Looking for Hardware with: SFP/WiFi/AES



  • I am looking forward to build a  router for my new FTTH internet connection. I am totally clueless what I should buy. I just list my requirements for the box and maybe someone can come up with something.

    • WAN: SFP WAN Interface for 1000BASE-BX Ethernet (integrated or recommendation for affordable PCI-E card)

    • LAN: Gbit Copper Interface

    • Ability to handle 200Mbit/s in both directions over a AES encrypted OpenVPN tunnel (the router is the endpoint)

    • I want to use it as WiFi access point, too. Therefore I need a recommendation for a good WiFi PCI-E card (need 5GHZ support since 2.4 is full)

    • Enough PCI-E slots to fulfill the above constraints

    • Should be small enough (no midi tower :))

    • Low Power consumption / passively cooled

    My ISP uses 6RD. This is supported in pfSense, right?



  • I have looked into a lot of this recently. From what I have read:

    -I found that almost unilaterally that a) Intel is the best NIC, and b) PCI/E NIC is cheaper than getting Intel NIC's onboard. Some Dell and HP PCI-E NICs can be had cheaply on ebay, and many are Intel based. Best to search for which work well - I went for the HP NC360T which reportedly works well, but I haven't had a chance to test mine yet.

    -pFsense makes an awful WiFi access point. You should use a proper (even if cheap) router for your access point.

    -There is also no support for 5GHz WiFi, even as a client.

    -I am waiting to see if my hardware selection meets the correct criteria for my 100Mbps connection, but from what I've seen, maybe a N3700 board, or an AMD Athlon 5350 should be about the right level. Anything higher I haven't looked into!

    Of course I could be wrong, but I'm sure someone will confirm or deny soon.

    Tom.


  • LAYER 8 Netgate

    @TomHBP:

    -pFsense makes an awful WiFi access point. You should use a proper (even if cheap) router for your access point.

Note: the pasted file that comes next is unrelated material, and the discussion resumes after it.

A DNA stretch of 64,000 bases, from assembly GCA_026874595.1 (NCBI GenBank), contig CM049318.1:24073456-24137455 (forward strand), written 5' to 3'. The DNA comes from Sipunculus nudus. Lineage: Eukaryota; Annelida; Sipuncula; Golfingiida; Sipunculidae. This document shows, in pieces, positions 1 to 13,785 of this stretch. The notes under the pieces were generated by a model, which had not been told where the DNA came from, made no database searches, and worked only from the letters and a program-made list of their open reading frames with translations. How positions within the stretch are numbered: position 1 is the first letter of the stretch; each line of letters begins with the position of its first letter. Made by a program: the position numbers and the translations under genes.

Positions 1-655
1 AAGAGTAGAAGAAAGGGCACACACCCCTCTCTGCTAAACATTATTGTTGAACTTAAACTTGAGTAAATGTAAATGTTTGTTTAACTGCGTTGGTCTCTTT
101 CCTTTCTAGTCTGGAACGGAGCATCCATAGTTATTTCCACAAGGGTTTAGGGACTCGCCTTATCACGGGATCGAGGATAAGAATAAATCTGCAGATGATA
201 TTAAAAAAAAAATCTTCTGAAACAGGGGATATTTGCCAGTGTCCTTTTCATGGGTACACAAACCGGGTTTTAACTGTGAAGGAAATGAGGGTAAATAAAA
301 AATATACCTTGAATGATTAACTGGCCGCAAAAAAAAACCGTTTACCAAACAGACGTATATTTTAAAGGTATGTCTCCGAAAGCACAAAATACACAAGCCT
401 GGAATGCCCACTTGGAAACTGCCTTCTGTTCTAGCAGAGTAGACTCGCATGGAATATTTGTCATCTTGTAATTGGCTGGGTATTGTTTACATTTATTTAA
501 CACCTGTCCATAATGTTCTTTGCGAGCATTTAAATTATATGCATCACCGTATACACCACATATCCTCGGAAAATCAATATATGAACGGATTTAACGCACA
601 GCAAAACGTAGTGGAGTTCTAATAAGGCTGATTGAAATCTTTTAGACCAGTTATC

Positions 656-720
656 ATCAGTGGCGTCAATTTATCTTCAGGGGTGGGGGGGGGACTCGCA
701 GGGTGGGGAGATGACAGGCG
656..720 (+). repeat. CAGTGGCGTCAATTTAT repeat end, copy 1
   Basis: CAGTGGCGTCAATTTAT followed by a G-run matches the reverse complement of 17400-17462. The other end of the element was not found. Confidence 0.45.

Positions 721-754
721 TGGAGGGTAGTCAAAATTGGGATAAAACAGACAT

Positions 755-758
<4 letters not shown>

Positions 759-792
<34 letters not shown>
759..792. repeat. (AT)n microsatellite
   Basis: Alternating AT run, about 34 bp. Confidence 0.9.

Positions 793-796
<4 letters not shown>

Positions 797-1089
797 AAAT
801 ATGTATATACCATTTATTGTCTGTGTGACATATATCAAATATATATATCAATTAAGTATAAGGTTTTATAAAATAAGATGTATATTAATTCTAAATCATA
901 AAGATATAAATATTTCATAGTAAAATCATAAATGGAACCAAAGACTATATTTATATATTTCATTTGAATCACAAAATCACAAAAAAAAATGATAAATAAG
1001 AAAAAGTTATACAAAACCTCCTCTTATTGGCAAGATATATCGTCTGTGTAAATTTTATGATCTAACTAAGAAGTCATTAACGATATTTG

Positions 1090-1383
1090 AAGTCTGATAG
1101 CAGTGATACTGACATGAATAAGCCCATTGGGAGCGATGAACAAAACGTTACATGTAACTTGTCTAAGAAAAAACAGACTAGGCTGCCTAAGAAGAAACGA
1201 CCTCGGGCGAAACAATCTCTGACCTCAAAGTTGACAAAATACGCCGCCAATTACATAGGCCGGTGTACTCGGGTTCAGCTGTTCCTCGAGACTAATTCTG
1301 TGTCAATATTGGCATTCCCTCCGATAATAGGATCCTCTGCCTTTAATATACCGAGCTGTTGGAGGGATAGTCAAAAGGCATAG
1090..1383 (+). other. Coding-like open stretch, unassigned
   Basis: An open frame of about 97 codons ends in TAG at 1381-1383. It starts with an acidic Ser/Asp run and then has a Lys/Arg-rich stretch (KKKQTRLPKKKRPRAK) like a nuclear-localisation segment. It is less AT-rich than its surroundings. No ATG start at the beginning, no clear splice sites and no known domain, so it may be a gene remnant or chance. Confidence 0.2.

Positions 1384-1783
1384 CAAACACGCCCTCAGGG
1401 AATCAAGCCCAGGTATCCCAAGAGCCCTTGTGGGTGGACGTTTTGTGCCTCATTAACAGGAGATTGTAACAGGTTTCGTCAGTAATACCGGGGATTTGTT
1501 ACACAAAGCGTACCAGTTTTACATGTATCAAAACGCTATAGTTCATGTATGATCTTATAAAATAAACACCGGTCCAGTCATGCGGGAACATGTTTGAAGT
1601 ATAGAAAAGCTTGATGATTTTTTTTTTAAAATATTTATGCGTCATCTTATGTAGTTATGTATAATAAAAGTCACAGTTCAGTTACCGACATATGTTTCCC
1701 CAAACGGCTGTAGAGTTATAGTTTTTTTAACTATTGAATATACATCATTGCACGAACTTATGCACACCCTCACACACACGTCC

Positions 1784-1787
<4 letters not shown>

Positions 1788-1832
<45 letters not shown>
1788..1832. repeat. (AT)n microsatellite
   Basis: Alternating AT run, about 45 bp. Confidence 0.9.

You should use a proper access point as an access point. Many people use the LAN side of a wi-fi router as a cheap AP but it has its limitations (obtaining a LAN management address via DHCP being a typical one).



  • WAN: SFP WAN Interface for 1000BASE-BX Ethernet (integrated or recommendation for affordable PCI-E card)

    Is there no GPON installed by your ISP? If so they will put mostly a coper cable between the GPON and your
    apartment. Anyway, a cheap SFP media converter that will support the BX standard will be even cheaper
    as a SFP NIC and a SFP BX GBIC.
    Perle

    LAN: Gbit Copper Interface

    How many of them you need?
    From 4 Ports to 10 Ports all is available.

    Ability to handle 200Mbit/s in both directions over a AES encrypted OpenVPN tunnel (the router is the endpoint)

    How fast is your entire FTTH Internet connection?
    To handle 200 MBit/s you should get a strong CPU with AES-NI support likes the Intel Core i3 or i5 are
    offering. Take a modern 4 Core CPU @3,0GHz that will be sufficient enough for your wish.

    I want to use it as WiFi access point, too. Therefore I need a recommendation for a good WiFi PCI-E card (need 5GHZ support since 2.4 is full)

    Why the hell it must be a PCIe card? Could you not go by a miniPCIe card also or instead of this one?
    Compex WLE200NX a/b/g/n
    UBNT SR71-E a/b/g/n

    Enough PCI-E slots to fulfill the above constraints

    In a mini ITX case?

    Should be small enough (no midi tower :))

    But with many PCIe slots?

    Low Power consumption / passively cooled

    Go to the pfSense shop and get your hands on a SG-4860 or SG-8860 box that would be
    handle all your need! 3 miniPCIe Slots for modem, wifi and mSATA.